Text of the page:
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After months of negotiations, news finally broke today thatBaxalta agreed to be acquired by Shire PLC. Baxalta has confirmed that it's selling itself in a deal valued at $32 billion. Once completed, the combined entity will be the largest rare disease-focused company in the world. Shareholders of Baxalta are slated to receive $18 in cash and 0.1482 shares of Shire, which values Baxalta's stock at$45.57 based on Shire's Jan. 8 closing price.
As expected, Shire provided its investors with a long list of positives to justify its push to make the deal happen. Combining the two companies' pipelines creates a total of 30 recent and planned product launches that hold an estimated $5 billion in sales potential. By 2020, Shire believes that the combined companies' revenue could exceed $20 billion, with the majority of sales coming from orphan drugs that treat rare diseases.
Over time, Shire also expects that the deal will provide significant cost savings. It expects to realize synergies of more than $500 million a year and could also bring substantial tax savings. Shire estimates that the combined company will have a non-GAAP effective tax rate of 16%-17%, which is a lower rate than Baxalta is paying today.
Wall Street isn't impressedWhile everything sounds good on paper, the market isn't cheering the deal. Shares of Shire fell nearly 10% after the news broke, but that's not much of a surprise, since it's common for shares of the acquiring company to take a hit. As is typical, there are questions about whether it paid too much to make the deal happen.
However, what is surprising is that shares of Baxalta are trading lower on the news as well. Shares closed today at $39.10, which is lower than the priors day's closing price of $40 and represents a substantial discount the the $45.57 takeover price.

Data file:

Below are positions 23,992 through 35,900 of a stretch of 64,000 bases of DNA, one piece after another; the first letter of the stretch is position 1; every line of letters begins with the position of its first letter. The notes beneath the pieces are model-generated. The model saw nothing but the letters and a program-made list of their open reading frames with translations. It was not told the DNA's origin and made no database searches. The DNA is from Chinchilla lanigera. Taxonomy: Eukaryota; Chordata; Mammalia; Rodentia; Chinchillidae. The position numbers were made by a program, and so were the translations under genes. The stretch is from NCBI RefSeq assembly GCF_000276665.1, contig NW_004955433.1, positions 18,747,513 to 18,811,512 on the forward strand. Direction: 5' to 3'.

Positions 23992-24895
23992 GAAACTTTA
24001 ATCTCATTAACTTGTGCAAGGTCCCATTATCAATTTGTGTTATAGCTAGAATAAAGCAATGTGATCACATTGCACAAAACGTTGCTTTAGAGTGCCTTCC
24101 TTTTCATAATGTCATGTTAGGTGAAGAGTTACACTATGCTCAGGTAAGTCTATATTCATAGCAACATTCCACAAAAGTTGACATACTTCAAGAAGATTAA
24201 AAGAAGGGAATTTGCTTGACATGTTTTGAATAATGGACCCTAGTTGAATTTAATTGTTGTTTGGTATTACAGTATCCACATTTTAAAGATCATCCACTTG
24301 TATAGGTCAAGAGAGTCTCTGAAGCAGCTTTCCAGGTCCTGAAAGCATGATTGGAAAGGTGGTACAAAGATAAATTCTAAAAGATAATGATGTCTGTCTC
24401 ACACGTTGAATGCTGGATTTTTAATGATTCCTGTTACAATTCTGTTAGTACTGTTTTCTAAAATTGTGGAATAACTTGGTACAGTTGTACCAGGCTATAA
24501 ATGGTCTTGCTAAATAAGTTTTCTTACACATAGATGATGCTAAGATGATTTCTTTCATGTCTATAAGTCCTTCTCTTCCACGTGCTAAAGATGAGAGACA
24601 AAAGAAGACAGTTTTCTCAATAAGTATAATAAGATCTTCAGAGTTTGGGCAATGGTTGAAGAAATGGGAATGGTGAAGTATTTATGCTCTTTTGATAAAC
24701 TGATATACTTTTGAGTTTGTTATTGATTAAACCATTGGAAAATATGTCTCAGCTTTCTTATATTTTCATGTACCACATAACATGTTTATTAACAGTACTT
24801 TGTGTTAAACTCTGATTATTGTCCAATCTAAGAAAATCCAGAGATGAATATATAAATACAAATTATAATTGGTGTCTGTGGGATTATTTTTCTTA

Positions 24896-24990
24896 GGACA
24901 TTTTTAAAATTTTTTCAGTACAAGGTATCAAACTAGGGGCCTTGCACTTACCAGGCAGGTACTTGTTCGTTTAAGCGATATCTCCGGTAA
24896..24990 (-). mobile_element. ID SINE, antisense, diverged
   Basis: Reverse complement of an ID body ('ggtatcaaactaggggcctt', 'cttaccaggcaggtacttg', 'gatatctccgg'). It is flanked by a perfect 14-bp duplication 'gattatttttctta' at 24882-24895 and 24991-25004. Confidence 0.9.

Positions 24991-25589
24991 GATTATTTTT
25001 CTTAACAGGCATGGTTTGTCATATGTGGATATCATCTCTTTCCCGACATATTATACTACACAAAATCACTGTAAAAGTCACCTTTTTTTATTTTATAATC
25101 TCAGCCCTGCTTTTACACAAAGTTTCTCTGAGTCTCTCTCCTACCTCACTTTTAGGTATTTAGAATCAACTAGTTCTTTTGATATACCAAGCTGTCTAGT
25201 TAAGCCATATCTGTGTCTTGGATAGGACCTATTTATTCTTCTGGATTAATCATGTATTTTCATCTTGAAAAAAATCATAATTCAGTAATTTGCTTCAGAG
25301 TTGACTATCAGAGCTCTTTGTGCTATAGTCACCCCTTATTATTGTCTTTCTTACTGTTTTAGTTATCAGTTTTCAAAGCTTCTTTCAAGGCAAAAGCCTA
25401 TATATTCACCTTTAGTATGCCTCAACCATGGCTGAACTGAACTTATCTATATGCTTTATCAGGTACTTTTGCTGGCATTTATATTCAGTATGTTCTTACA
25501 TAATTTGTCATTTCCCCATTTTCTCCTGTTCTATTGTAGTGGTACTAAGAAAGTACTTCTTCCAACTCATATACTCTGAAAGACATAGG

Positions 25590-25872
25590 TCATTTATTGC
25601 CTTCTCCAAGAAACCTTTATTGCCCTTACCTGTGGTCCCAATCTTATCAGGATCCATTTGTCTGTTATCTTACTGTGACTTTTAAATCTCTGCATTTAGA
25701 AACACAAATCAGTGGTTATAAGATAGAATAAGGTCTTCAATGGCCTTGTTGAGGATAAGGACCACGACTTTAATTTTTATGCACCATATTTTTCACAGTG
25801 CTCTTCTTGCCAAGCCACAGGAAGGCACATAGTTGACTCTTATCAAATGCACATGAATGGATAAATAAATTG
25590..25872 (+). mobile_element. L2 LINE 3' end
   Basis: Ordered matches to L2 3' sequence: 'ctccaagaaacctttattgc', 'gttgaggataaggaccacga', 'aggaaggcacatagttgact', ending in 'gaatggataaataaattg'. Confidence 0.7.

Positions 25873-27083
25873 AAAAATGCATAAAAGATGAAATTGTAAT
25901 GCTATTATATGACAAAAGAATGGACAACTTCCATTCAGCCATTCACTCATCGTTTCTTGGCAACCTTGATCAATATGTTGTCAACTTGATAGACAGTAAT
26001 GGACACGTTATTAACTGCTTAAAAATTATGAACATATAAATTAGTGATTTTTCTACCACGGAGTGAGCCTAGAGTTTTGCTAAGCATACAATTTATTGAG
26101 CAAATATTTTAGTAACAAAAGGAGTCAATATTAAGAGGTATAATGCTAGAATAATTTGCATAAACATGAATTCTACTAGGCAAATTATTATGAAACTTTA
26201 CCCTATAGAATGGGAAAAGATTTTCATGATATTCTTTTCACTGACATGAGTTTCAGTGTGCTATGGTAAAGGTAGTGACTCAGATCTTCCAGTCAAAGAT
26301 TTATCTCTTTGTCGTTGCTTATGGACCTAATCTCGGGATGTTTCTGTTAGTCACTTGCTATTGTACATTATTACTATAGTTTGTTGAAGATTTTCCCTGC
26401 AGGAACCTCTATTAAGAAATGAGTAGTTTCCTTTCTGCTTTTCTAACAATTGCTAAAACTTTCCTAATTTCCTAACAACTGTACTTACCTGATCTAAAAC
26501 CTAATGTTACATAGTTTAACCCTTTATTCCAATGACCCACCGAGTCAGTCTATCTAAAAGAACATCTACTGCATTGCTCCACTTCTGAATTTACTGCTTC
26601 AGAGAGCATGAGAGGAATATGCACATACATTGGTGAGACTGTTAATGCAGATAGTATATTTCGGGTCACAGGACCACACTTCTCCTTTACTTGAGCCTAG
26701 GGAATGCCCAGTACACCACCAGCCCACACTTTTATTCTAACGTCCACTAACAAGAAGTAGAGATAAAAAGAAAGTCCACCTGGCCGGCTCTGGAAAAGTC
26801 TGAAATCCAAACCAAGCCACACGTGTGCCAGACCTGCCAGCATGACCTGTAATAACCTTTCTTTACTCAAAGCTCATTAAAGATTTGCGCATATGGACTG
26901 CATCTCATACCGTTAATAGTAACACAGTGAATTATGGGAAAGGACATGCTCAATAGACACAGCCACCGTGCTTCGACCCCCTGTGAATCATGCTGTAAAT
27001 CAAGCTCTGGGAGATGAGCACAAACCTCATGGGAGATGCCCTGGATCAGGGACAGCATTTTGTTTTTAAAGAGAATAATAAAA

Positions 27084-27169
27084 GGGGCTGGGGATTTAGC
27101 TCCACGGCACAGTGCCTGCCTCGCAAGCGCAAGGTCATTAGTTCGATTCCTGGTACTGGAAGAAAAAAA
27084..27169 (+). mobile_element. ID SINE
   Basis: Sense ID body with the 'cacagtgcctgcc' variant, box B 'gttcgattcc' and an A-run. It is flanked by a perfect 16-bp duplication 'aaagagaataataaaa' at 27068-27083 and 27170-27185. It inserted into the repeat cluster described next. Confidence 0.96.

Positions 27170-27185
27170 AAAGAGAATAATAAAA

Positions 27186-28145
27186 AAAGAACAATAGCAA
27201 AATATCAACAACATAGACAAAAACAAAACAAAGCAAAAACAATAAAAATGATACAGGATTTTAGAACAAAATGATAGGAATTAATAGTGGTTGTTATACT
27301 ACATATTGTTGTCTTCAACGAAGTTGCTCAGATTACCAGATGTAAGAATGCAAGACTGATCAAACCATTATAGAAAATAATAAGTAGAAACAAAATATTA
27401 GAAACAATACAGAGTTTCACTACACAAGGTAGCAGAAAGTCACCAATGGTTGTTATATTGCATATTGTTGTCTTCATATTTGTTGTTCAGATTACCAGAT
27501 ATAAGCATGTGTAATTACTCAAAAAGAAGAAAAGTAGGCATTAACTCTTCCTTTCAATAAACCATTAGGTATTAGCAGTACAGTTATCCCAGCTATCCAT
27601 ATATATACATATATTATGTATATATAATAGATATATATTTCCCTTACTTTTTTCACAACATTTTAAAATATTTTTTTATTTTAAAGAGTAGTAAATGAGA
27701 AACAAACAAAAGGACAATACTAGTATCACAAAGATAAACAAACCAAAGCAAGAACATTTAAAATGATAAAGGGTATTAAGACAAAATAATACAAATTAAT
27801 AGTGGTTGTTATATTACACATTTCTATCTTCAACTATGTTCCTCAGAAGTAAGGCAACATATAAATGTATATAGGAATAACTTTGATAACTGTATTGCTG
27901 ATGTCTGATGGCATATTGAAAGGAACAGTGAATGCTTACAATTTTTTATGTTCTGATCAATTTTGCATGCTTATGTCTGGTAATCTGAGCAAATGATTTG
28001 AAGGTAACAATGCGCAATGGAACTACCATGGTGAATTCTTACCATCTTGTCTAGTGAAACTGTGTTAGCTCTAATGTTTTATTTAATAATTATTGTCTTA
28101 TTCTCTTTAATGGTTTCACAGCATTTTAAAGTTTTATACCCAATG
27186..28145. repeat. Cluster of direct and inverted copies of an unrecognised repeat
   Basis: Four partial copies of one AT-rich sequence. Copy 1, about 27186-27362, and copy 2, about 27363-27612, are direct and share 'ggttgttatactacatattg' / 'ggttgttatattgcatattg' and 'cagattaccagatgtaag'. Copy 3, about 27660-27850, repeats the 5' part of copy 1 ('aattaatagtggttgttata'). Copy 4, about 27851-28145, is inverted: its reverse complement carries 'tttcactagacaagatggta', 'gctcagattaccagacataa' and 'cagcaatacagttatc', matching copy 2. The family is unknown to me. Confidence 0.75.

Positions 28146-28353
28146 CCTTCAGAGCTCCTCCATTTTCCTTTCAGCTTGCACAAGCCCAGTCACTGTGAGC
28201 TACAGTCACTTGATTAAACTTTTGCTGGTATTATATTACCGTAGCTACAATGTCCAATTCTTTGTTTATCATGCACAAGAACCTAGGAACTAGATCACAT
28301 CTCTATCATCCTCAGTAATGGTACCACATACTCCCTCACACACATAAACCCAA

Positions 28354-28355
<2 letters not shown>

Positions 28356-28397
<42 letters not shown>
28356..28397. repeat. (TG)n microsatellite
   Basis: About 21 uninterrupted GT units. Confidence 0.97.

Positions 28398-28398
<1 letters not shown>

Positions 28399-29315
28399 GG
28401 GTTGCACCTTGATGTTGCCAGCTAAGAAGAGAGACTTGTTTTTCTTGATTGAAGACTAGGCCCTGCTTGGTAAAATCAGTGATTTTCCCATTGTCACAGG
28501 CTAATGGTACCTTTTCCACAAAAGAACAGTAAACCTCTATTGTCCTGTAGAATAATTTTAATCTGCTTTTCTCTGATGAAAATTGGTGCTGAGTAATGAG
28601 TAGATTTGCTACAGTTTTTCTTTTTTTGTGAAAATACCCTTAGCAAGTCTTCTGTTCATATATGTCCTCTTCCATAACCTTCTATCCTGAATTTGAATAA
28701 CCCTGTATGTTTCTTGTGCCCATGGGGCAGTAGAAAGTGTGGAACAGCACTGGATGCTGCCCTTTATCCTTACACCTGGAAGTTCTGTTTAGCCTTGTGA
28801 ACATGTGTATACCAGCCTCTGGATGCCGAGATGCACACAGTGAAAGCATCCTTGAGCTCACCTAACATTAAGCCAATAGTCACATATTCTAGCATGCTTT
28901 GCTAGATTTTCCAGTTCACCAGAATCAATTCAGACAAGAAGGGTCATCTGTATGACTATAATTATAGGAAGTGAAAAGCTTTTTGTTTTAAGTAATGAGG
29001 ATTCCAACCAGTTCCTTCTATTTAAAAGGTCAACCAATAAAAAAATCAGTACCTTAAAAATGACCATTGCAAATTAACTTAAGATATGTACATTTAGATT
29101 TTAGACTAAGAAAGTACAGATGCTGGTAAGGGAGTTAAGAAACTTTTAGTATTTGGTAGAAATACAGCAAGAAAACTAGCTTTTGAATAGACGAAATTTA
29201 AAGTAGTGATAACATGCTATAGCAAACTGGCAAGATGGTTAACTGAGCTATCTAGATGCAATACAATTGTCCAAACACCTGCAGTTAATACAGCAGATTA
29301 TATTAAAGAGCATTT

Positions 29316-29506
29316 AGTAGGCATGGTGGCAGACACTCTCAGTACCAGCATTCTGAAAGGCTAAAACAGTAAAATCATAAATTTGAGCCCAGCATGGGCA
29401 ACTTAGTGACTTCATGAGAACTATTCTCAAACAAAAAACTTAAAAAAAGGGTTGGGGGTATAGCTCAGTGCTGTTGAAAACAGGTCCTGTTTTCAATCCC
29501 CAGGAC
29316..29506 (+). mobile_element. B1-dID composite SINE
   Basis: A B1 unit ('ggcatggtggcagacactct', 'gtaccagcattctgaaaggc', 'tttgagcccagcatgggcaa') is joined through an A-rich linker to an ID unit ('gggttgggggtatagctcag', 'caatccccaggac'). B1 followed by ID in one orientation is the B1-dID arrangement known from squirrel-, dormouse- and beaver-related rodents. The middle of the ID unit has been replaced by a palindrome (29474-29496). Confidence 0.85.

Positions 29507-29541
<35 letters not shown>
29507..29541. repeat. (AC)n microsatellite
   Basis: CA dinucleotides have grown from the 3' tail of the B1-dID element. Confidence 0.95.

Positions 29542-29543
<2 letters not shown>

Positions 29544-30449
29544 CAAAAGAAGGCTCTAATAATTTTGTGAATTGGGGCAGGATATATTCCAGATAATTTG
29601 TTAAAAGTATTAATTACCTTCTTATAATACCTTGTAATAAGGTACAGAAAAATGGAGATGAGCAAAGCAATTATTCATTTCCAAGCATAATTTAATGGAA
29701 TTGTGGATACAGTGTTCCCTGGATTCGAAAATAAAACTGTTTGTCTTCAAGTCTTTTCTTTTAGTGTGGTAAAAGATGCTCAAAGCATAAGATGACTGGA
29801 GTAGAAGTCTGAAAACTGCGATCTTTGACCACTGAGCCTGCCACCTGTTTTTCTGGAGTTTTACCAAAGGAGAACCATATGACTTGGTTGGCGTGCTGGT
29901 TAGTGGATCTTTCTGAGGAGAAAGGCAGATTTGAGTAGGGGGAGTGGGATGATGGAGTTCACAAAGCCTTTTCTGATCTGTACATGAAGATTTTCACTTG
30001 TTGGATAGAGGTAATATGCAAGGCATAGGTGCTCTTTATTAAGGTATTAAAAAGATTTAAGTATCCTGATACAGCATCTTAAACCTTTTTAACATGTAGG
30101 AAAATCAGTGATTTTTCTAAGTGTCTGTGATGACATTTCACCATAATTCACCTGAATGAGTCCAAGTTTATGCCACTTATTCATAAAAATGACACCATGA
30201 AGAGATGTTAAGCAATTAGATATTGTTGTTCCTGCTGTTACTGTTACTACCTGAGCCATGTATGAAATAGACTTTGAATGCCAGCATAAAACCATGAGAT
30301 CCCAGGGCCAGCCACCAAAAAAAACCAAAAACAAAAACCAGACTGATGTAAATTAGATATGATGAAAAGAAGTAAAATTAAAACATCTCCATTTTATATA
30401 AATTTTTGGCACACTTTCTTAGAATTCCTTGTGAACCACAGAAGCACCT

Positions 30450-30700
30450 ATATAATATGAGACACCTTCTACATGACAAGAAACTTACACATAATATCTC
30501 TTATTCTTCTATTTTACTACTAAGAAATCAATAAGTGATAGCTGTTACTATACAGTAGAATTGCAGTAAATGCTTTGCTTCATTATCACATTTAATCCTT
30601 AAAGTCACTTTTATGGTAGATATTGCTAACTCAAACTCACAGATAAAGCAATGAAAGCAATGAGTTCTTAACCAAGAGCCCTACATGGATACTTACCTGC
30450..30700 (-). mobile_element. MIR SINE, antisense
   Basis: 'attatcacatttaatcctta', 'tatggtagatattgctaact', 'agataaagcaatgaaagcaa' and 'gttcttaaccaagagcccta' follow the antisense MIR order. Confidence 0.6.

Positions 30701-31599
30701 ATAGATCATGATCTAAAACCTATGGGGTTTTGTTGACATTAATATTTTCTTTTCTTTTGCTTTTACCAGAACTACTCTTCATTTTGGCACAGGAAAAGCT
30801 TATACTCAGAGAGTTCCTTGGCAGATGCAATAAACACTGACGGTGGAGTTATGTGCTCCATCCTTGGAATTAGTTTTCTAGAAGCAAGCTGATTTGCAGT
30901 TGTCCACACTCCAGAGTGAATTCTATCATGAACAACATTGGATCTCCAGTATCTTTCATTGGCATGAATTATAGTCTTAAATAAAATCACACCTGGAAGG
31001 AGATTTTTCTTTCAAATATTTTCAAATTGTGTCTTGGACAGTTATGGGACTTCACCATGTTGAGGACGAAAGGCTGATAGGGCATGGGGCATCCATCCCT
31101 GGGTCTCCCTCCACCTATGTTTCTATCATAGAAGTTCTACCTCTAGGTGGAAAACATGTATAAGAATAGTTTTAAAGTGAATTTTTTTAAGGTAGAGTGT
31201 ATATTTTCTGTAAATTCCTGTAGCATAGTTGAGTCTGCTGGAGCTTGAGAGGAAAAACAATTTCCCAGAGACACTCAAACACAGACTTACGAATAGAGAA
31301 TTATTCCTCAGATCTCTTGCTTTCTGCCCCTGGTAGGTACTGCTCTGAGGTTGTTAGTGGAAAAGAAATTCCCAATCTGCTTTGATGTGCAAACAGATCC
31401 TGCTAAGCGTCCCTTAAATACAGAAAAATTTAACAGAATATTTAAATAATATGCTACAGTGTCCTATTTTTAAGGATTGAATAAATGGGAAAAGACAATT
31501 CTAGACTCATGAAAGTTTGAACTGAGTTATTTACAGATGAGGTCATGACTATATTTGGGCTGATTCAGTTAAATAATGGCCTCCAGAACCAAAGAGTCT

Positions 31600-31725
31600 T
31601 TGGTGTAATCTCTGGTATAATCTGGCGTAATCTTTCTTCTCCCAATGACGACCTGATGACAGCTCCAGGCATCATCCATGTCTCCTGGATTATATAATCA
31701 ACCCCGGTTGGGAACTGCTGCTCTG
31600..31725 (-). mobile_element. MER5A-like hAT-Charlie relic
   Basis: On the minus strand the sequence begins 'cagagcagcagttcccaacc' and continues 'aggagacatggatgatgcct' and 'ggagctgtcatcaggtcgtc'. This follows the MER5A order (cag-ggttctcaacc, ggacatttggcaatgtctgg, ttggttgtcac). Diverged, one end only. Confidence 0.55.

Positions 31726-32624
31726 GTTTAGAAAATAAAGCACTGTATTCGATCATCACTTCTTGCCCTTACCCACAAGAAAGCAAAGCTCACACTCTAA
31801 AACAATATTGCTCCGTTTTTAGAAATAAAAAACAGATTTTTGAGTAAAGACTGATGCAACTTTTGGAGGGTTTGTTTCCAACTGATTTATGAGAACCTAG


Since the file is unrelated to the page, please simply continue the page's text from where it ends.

So is this an arbitrage opportunity, or is there something else going on?
Tax concernsThe disconnect in the current market price and the offering price appears to be over potential tax issues that could arise from the deal. Baxalta has only been a publicly traded company for about six months, having been spun out from its parent, Baxter International , this past summer. The spinout was a tax-free transaction, so Uncle Sam didn't get a slice of the pie at all.
Since Shire is based in Ireland, it enjoys a lower tax rate than Baxalta, which means that if this deal goes through, then the U.S. will lose yet another tax-paying pharmaceutical company. With many presidential candidates calling for plans to stop these kinds of deals from happening, it's possible that the IRS might not allow this to remain a tax-free transaction.
Shire's executive team tried to assure investors that it went to extensive lengths to make sure that the deal will remain tax-free for Baxter International shareholders -- that appears to be the primary reason that negotiations took so long -- but with the U.S. Treasury coming under huge political pressure, it's possible that the IRS could demand a tax huge payment.
How huge? One analyst estimated that if the government decided to play hardball, the tax bill could reach $10 billion. While the odds that that will happen appear to be quite low, they are not zero, and that looks to be a reason to doubt that the deal will go through.
This transaction is expected to close by the middle of this year, assuming shareholders and regulators give it the thumbs-up, so we'll know soon enough if today's share-price decline was warranted.
The article Shire PLC Spends $32 Billion on Baxalta Inc. -- An Arbitrage Opportunity? originally appeared on Fool.com.
Brian Feroldi has no position in any stocks mentioned. The Motley Fool recommends Baxter International. Try any of our Foolish newsletter services free for 30 days. We Fools may not all hold the same opinions, but we all believe that considering a diverse range of insights makes us better investors. The Motley Fool has a disclosure policy.
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